The 2021 NFL draft is over, and now the focus turns to the host of veterans who are either available via free agency or on the trading block.
Three such examples are Philadelphia Eagles tight end Zach Ertz and free-agent running backs Le'Veon Bell and Todd Gurley.
NFL Network's Ian Rapoport reported Ertz has been granted permission to seek a trade after eight years in Philly, and Bell and Gurley, who were among the most productive running backs in football in the mid-to-late 2010s, are each looking for a new home.
All three are likely past their career peaks, but they've all been excellent at times and could certainly show flashes of their old forms with a fresh start elsewhere.
Here's a look at two potential landing spots for Ertz alongside two more for the free-agent backs.
The Arizona Cardinals don't have a clear No. 1 tight end right now. The top two options on the depth chart are Maxx Williams and Darrell Daniels, who each had just eight catches last year. Dan Arnold, who was Arizona's No. 1 tight end in 2020, is now a Carolina Panther after leaving the Cardinals in free agency.
Arizona chose against picking a tight end in the 2021 NFL draft, so the door is still open for a veteran to come in and assume the starting position. Enter Ertz, who would be a great fit in Arizona.
The Cardinals have some dynamic talents in superstar DeAndre Hopkins, electric rookie Rondale Moore and sure-handed Christian Kirk, but they could use someone for short and intermediate routes to move the chains.
That player has been future Hall of Famer Larry Fitzgerald of late, but he hasn't yet committed to returning to the team after completing his 18th season.
Ertz can more or less assume Fitzgerald's receiving role in that respect as a short-yardage guy/additional safety blanket for Kyler Murray.
The tight end room is admittedly packed right now with Jack Doyle, Mo-Alie Cox and rookie Kylen Granson, whom Indianapolis took No. 127 overall in the draft, all occupying spots.
But Ertz would arguably be the best pass-catching option of all of them despite having a down year in 2020 (36 catches, 335 yards, 11 games).
He had 204 catches in his previous two seasons, and while Ertz is likely on the downside of his career (ninth NFL season, 31 years old in November), he's also been one of the most consistent tight ends in football over the past decade.
In Indianapolis, he could link up again with a pair of old friends in quarterback Carson Wentz (Philly's signal-caller from 2016 to 2020) and head coach Frank Reich (Philadelphia's offensive coordinator from 2016 to 2017).
The Colts are obviously pot-committed into ensuring Wentz has all the weapons he needs to develop into Indianapolis' long-term solution at quarterback after a rough ending to his Philly tenure, and bringing in a player like Ertz could only help as Wentz acclimates to his new team.
Le'Veon Bell and Todd Gurley
ESPN's Cameron Wolfe gave a rundown on what the Dolphins' backfield situation looks like post-draft after Miami added Cincinnati's Gerrid Doaks in the seventh round:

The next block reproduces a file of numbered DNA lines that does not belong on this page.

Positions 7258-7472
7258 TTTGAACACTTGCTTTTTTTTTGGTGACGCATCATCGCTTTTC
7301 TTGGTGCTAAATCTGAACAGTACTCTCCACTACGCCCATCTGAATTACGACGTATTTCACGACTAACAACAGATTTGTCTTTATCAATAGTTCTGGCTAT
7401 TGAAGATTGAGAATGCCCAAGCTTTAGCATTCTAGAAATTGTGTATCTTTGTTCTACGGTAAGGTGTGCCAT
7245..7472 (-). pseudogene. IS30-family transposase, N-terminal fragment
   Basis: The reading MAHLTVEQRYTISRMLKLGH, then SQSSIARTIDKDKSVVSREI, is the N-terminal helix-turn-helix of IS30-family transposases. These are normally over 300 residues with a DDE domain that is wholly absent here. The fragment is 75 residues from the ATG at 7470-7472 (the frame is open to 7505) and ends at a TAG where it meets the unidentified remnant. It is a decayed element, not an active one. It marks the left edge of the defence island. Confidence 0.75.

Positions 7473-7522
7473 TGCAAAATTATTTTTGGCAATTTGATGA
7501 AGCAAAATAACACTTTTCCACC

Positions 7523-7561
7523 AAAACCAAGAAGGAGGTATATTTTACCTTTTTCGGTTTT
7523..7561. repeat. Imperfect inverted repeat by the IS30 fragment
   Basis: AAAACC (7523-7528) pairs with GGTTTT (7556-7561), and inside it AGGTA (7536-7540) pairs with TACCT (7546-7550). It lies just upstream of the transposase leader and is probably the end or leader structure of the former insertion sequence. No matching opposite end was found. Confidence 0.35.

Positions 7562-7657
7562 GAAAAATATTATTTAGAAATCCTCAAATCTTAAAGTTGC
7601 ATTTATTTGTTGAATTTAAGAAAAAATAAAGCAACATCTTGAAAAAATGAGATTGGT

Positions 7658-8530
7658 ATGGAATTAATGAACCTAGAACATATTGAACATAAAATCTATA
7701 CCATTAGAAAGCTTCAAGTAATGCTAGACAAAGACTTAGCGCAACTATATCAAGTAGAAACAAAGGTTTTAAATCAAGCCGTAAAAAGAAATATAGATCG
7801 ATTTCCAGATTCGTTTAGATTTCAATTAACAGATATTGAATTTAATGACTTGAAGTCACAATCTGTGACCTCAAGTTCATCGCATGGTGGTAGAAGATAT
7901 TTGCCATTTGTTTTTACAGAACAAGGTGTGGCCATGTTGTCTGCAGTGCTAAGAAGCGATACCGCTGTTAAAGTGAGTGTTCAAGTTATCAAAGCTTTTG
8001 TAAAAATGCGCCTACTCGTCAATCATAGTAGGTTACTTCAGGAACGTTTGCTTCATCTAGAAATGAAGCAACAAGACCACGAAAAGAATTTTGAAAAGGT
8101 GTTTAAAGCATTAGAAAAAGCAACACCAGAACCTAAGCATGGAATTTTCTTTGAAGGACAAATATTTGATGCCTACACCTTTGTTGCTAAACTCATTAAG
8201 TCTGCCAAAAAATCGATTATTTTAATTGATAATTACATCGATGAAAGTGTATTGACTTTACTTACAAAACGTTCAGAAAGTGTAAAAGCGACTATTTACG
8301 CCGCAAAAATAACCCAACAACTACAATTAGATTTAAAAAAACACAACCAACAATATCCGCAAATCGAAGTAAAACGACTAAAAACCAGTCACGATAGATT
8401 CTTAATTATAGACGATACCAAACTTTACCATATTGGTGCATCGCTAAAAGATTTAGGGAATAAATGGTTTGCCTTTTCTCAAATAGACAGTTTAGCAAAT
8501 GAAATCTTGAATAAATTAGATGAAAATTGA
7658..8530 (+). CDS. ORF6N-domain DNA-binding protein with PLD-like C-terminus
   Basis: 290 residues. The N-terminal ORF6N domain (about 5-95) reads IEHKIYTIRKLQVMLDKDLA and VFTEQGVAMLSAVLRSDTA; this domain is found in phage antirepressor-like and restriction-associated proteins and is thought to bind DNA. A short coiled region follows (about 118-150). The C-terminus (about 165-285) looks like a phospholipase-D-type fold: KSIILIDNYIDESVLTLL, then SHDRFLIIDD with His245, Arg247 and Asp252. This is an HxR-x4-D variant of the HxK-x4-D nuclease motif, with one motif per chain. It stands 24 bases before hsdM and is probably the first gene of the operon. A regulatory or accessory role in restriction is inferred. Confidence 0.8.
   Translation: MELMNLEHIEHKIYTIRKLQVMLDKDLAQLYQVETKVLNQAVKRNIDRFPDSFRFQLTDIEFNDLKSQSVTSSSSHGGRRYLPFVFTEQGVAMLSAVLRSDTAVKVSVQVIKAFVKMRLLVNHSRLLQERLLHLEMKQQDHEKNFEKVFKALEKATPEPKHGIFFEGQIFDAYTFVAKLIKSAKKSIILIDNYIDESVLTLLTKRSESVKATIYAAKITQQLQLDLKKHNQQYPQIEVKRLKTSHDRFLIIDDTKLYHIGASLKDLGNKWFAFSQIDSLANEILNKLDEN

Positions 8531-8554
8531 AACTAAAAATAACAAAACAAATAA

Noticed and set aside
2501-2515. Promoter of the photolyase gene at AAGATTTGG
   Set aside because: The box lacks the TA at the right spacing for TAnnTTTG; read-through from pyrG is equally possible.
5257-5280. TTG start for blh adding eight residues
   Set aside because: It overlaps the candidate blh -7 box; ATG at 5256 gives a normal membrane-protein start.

"Myles Gaskin appears to one of the biggest winners of draft weekend as he still holds the Dolphins lead back role with Salvon Ahmed and veteran signing Malcolm Brown forming a steady three-headed backfield. Receiving back Patrick Laird and Doaks will compete for the final spot in the running back room with special teams likely playing a role for the winner."
Gaskin paced the team with 584 rushing yards in 10 games. He also added 41 catches for 388 yards. The versatile Gaskin deserves a shot to be Miami's No. 1 back.
The Dolphins added former Los Angeles Rams back Malcolm Brown, and Salvon Ahmed, who fared well in spelling Gaskin late in the season when he was sidelined, is still on the roster. Both are capable to spell Gaskin if needed, but Bell and Gurley could be solid No. 2 options themselves and give the team plenty of carries if called upon.
They have plenty of experience carrying backfields in years past, and while their primes are in the rearview mirror, Miami could benefit from having a more established veteran in case Gaskin is forced to miss time.
It's the Derrick Henry show in the Tennessee Titans' backfield, and everyone else the Titans employ to play running back is simply there to spell the superstar on rare occasions.
Jeremy McNichols out of Boise State leads the pack behind Henry, who should easily surpass 300 touches yet again provided he stays healthy.
The issue is if Henry is forced to miss time. Can the Titans trust McNichols, who has just 61 lifetime touches in four years with four teams?
Or are they better off putting their faith in a player like Gurley or Bell, who has plenty of experience carrying the load in the backfield on a weekly basis?
McNichols did well with limited opportunities in 2020, gaining 204 rushing yards on 47 carries (4.3 yards per carry). He also caught 12 passes and could very well be the answer if Henry has to sit.
But Bell or Gurley could be better options. They routinely soaked up targets and touches during their heyday and could be better insurance policies to handle the bulk of the backfield carries if needed.